Tajikistan: MSF is first to treat children with MDR-TB

© Natasha Sergeeva/MSF — A young patient suffering from multidrug-resistant tuberculosis (MDR-TB) discusses his drug regimen with MSF nurse Cindy Gibb at a hospital in Dushanbe, Tajikistan.

For the first time, children in Tajikistan with multidrug-resistant tuberculosis (MDR-TB) are receiving treatment for the life-threatening disease. Médecins Sans Frontières (MSF) has opened a new ward in Machiton hospital, near the capital Dushanbe, where it plans to treat 60 to 100 children with TB, and their family members, over the next three months.

“We call our programme ‘family TB’,” says Nana Zarkua, MSF medical coordinator. “It’s not uncommon in Tajikistan for several members of one extended family to be sick, and what makes our programme special is the family approach to the problem.”

“For MSF, a child often serves as an entry point into a family with TB,” says Zarkua. “When we identify a sick child, we can provide the family with information on how to reduce the spread of the disease, and we can trace contacts within the family to see who else might be infected.”

Systematic neglect

In Tajikistan – one of the poorest countries of the former Soviet bloc – poverty and an underfunded health system have led to people with DR-TB being systematically neglected. Undiagnosed, untreated and highly infectious, the disease spreads quickly among their friends and relatives, destroying families and creating stigma and fear.

Children have been the most neglected of all, and until MSF launched its new programme, not a single child in Tajikistan had received treatment for MDR-TB. “The common belief among the local TB doctors,” says Zarkua, “is that children shouldn’t be treated with second-line drugs; others even deny the possibility of DR-TB in children, because it is so difficult to diagnose and prove.”

MSF doctors hope to find a way to rapidly diagnose DR-TB amongst this age-group, and – until paediatric formulations of TB drugs are available – will treat young patients using adult drugs, as has been done successfully in MSF programmes elsewhere in the world. MSF is also renovating an abandoned chalet in the grounds of the hospital to turn into a sputum induction room, which will be the first of its kind in Central Asia.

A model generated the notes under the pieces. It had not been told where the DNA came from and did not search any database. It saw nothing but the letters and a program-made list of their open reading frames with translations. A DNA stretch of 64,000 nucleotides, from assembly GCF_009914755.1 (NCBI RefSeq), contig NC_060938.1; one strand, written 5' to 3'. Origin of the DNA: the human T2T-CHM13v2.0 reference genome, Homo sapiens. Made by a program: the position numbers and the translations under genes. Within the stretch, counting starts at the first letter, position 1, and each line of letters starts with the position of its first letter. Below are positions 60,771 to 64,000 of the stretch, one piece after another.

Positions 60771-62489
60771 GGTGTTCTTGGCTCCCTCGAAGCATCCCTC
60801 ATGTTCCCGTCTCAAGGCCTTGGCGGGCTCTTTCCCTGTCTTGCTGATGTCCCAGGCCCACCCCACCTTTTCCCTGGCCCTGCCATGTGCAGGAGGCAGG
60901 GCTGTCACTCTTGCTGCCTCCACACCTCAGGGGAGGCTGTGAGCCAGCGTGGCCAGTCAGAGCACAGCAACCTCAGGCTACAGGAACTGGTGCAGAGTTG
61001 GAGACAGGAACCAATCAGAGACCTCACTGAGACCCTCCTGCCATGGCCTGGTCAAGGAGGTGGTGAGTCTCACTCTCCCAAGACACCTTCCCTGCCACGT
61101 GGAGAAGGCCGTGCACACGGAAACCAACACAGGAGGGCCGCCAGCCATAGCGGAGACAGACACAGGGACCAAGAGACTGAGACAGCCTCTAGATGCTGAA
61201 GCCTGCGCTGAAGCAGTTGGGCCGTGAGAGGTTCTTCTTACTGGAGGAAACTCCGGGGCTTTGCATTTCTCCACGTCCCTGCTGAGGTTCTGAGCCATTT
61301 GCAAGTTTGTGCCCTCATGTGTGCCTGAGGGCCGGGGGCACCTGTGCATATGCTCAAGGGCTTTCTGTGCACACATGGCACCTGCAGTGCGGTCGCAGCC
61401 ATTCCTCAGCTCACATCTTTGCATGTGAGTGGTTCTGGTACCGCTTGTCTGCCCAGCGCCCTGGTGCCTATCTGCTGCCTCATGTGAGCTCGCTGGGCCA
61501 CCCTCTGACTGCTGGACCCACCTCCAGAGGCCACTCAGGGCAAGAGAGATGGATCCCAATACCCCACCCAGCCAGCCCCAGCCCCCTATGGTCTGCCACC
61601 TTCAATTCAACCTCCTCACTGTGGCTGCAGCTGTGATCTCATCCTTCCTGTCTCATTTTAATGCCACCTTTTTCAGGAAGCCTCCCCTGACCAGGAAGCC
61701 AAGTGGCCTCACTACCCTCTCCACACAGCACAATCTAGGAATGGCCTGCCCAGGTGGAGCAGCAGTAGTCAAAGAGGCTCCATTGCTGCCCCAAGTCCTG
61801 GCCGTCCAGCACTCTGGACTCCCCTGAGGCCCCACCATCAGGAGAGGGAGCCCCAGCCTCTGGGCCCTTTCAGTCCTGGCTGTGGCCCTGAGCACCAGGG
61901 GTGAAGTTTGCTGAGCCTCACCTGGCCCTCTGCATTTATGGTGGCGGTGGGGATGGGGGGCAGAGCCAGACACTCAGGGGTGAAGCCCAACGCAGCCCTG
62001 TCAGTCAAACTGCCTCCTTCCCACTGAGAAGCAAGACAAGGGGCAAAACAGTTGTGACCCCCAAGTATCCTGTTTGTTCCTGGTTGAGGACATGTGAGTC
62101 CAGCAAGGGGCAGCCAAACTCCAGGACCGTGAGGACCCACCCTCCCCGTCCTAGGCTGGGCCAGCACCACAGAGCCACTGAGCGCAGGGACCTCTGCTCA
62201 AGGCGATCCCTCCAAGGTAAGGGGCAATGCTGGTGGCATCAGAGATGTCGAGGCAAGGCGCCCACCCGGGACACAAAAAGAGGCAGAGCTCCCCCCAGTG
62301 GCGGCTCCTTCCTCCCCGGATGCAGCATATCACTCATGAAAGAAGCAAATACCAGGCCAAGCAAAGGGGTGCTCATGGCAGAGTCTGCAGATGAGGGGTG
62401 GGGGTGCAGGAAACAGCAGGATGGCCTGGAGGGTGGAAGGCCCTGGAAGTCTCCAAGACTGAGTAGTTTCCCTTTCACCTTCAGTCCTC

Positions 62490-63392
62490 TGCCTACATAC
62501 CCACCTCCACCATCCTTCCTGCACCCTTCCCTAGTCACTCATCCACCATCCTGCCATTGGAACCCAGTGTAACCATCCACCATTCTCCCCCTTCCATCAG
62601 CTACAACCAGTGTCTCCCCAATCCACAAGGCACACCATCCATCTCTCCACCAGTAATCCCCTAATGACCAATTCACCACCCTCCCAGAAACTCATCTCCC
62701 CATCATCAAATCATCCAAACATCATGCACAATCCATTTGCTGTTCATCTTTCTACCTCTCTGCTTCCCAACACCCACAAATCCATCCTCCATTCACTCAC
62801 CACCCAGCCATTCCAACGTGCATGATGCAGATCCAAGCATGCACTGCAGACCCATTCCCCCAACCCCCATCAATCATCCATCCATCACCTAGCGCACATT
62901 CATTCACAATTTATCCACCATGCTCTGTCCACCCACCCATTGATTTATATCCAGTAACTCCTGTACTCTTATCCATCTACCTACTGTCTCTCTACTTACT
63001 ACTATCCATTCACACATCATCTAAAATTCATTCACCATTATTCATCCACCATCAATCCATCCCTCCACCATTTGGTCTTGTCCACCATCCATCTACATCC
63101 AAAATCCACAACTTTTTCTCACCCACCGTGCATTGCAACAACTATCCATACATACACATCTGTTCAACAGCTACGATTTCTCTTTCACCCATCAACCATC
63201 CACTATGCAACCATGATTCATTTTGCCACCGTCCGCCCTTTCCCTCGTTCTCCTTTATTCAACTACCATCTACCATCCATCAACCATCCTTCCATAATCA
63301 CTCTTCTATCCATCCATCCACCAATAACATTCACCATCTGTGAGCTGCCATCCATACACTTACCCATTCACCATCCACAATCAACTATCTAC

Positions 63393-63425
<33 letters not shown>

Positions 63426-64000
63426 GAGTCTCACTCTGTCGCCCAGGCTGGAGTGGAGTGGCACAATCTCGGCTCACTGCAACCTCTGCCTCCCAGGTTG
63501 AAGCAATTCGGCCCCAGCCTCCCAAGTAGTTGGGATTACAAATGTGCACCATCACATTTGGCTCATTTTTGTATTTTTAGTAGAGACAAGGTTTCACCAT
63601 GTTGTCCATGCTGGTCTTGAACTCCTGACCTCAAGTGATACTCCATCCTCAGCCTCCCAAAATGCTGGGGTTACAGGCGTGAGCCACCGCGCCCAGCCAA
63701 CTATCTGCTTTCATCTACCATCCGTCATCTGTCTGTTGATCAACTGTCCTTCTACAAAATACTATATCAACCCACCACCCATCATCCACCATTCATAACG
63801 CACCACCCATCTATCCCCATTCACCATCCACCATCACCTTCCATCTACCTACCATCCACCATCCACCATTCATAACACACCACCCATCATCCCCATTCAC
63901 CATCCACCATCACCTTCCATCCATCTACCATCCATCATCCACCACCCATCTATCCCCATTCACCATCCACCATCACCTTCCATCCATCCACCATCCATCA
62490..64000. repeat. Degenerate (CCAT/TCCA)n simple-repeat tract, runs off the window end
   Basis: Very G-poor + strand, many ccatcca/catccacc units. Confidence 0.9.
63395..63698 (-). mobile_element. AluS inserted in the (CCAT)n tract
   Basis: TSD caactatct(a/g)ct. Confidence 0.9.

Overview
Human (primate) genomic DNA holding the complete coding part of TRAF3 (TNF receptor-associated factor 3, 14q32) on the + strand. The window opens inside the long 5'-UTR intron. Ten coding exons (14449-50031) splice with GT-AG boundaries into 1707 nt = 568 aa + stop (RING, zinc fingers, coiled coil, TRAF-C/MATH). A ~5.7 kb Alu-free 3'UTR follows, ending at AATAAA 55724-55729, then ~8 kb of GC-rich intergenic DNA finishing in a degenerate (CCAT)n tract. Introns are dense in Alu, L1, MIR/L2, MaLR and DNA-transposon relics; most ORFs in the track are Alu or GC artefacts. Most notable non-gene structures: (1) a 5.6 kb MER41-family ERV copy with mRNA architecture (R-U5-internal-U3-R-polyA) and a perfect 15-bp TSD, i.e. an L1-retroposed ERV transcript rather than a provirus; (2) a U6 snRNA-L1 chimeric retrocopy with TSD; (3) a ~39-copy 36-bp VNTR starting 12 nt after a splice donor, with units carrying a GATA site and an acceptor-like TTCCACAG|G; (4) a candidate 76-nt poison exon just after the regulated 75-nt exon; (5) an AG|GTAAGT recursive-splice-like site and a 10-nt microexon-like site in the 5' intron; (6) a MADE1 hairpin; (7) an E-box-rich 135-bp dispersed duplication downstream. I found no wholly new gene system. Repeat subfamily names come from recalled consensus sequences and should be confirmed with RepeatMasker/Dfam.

Games and creativity

Previously all child TB patients in Tajikistan had to stay in hospital for the duration of their treatment, isolated from their families and with few distractions or amusements. But in Machiton hospital, children will be treated on an outpatient basis where possible, so that they can stay with their families and continue with normal life.

Children in the hospital will be encouraged to take part in ‘development activities’ – playing games, reading, drawing and doing puzzles with dedicated MSF staff. “Our psychosocial team has strategies for every age group, so that the kids receive the stimulation that will help them develop in line with their age,” says Zarkua.

Back to school

When patients are no longer infectious, MSF staff will help persuade their schools to let them continue their education. “We have already had one particularly successful example, when MSF pushed for a smear-negative teenage girl to be accepted back at school,” says Zarkua.

At the hospital, nutritious food is provided, and families of children receiving outpatient care will receive weekly parcels containing high-protein foods – meat, fish or condensed milk – that they might not otherwise be able to afford. Mobile phones and money for transport provided by MSF will help ease families’ communication and travel difficulties.